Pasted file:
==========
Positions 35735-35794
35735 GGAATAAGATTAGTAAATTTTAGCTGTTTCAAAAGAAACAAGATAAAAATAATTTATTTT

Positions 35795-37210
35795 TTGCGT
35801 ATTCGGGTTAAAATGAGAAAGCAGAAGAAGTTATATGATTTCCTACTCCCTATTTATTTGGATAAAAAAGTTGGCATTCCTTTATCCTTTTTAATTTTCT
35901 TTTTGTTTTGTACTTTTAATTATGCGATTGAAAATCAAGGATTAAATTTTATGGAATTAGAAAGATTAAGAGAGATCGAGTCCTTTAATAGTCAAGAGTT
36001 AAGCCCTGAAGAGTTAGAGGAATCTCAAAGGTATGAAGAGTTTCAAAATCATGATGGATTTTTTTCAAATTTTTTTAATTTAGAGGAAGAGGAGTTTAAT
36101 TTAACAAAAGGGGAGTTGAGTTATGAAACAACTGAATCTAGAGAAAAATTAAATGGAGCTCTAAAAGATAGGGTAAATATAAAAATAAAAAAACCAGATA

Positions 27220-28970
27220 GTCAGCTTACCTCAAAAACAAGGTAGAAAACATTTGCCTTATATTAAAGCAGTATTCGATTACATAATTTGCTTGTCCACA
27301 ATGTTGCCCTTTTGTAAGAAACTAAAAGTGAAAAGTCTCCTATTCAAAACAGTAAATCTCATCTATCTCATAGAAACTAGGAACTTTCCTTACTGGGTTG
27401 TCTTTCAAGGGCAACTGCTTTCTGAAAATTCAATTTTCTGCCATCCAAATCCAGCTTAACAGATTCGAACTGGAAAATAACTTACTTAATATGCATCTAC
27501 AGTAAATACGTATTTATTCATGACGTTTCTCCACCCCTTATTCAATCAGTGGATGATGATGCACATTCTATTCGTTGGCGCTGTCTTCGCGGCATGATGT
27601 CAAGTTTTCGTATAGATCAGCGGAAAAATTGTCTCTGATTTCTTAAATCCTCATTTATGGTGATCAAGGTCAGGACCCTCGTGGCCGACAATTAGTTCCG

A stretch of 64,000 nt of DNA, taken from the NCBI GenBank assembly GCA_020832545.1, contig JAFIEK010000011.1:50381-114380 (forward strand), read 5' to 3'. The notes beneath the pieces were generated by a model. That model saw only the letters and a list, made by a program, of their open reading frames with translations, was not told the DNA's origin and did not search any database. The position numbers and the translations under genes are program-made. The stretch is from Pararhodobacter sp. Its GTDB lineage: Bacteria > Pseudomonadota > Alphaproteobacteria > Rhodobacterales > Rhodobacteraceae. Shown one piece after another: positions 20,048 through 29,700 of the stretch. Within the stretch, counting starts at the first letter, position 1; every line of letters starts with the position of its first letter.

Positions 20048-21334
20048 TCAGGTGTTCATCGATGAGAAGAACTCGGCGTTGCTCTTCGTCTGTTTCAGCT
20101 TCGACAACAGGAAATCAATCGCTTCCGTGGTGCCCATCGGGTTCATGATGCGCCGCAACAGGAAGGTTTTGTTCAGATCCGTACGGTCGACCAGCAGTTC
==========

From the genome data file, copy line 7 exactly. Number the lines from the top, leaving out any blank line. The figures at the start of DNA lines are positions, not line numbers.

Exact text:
36001 AAGCCCTGAAGAGTTAGAGGAATCTCAAAGGTATGAAGAGTTTCAAAATCATGATGGATTTTTTTCAAATTTTTTTAATTTAGAGGAAGAGGAGTTTAAT